Most black folks went kinda apoplectic over Santorum and Bachmann’s signing of a certain pledge that implies somehow that Black people were better off during slavery than they are living during the era of a Black President.
The NYTimes Opinionater described the many reactions on the internets to the “The Marriage Vow: A Declaration of Dependence Upon Marriage and Family” which has at least one thing, really, that most Americans would find objectionable. Why fear Sharia law when we have super-conservatives in Iowa who want to ban divorce, for example? Apparently people are especially freaking about the anti-gay marriage, anti-Islamic and anti-porn parts. I actually agree with the pledge on child pornography. human trafficking and prostitution btw. We should take a different approach IMHO and punish those on the demand side rather than criminalize the suppliers who are too often victims of violence and/or drug abuse. Except pimps – I’m ok with keeping that criminal.
Here’s what the NYTimes had to say re: the slavery bits:
But enough pornography: many found much else to fume about in the content of the pledge. Of particular note was this passage, featured at the very top of the document: “Slavery had a disastrous impact on African-American families, yet sadly a child born into slavery in 1860 was more likely to be raised by his mother and father in a two-parent household than was an African American baby born after the election of the USA’s first African-American President.”
This did not escape the attention or wrath of Cheryl Contee, a k a Jill Tubman, at Jack and Jill Politics, who wrote: “Given that families were broken up regularly for sales during slavery and that rape by masters was pretty common, this could not be more offensive. I mean, putting aside the statistics on this, which are likely off-base, I could not be more angry. When will Republicans inquire with actual Black people whether or not we’re O.K. with invoking slavery to score cheap political points? It has to stop. It is the opposite of persuasive and is another reason Republicans repel us. It’s hard to believe that Michele Bachmann would be foolish enough to sign this pledge.”
Tommy Christopher at Mediaite espied devious intent, or at least less than rigorous research, in the direct reference the President Obama:
To be fair, The Marriage Vow doesn’t appear to be arguing that slavery was good (hey, they said it was “disastrous”), but rather, that Barack Obama is worse than slavery. That’s a key difference that needs to be highlighted. Besides, they used a footnote to a study by black scholars, so shouldn’t Jill just relax a little?
For my money, this is where the story gets really disgusting. The study that they cite was published in 2005, which means that any comparison to slavery must be made, not with our first black president, but with our 43rd white one. Furthermore, the data in the study only dates back to 1880, which means they not only had to stretch their pretzel to include Barack Obama, but also to conflate the data with slavery.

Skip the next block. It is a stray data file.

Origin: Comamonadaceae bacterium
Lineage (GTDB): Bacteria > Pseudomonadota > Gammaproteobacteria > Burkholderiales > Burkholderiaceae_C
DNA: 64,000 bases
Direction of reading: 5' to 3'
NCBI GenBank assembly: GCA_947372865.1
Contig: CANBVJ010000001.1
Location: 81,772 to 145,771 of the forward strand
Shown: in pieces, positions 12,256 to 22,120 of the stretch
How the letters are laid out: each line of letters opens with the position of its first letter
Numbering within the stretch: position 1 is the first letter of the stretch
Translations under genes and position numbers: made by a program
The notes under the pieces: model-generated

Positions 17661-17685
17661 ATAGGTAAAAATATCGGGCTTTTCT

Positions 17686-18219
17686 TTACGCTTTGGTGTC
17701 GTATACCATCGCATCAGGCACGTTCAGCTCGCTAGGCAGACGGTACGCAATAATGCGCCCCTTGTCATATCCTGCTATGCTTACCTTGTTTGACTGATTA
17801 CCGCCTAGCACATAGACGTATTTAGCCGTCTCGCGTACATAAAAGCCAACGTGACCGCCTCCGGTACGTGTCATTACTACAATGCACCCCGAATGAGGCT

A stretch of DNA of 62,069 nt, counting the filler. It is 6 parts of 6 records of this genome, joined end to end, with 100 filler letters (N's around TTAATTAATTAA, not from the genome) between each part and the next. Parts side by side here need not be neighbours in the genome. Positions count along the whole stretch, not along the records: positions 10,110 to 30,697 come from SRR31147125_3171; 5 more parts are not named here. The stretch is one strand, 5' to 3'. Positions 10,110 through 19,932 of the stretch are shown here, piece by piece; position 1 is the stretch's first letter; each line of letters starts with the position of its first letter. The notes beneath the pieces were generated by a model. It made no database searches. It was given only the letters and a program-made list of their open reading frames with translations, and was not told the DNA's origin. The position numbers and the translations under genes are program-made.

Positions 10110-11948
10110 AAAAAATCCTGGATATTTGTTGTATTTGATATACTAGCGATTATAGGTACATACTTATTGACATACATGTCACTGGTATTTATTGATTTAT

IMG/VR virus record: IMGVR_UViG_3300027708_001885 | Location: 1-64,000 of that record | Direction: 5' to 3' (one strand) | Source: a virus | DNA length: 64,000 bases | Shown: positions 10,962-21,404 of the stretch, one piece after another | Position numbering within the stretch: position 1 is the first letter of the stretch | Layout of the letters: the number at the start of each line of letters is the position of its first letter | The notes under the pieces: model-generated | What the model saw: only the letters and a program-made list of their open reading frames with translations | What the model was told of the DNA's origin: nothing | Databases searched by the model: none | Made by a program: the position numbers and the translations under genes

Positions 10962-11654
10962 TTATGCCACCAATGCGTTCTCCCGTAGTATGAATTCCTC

Hmmm…here’s the problem. Any conversation that starts with how blacks were better off under slavery puts an immediate end to that conversation. We’re done — because that frankly spits in the face of all those who fought hard and even died to secure freedom and equality for black people in America. That includes people who are still alive — for the hip hop generation, it’s insulting to our parents and grandparents.
Do you think Barack Obama is worse for black folks than slavery was???
I have to agree with Sargent, sadly…from the same NYTimes blog post:
Finally, Greg Sargent at The Plum Line attempted to put the whole matter in perspective, and issues a warning of sorts:
Expect lots more of this. The real question is what Bachmann (and Cain, and Santorum) wouldn’t sign if asked by social conservatives — and what, if anything, Mitt Romney, or Tim Pawlenty, or Rick Perry would actually oppose as too extreme. The answer appears to be: nothing. It’s true that Bachmann is the only one to make this “vow” so far. But it’s early yet.
It’s probably worth noting that the GOP is far, far, from the mainstream on these issues. It’s fairly well known that pluralities have now swung over to approval for same-sex marriage, but that one is still contested, so I wouldn’t call Bachmann and friends out of the mainstream on that one. But on the rest … well, people seem to support women in combat overwhelmingly, for example. And while I’m not sure how they feel about “intrusively intimate commingling among attracteds,” I’m fairly confident that no one is going to run for president on an anti-smut platform in hopes of winning swing voters.
Reminder: we still have months remaining for the candidates to bid against each other for the support of these folks. This is only going to get more extreme — and more crazy.
Look, again, I’ll say – I’m in favor of a 2 party (or multi-party system). There’s no question that pledges like this are going to make it hard for reasonable people to take Republicans like BaKKKman and Santorum seriously. Certainly it will continue the alienation of young people and minorities from the GOP. See us flee…see us flee in droves…
Disclaimer: The views expressed above are solely those of the author and may
not reflect those of
Care2, Inc., its employees or advertisers.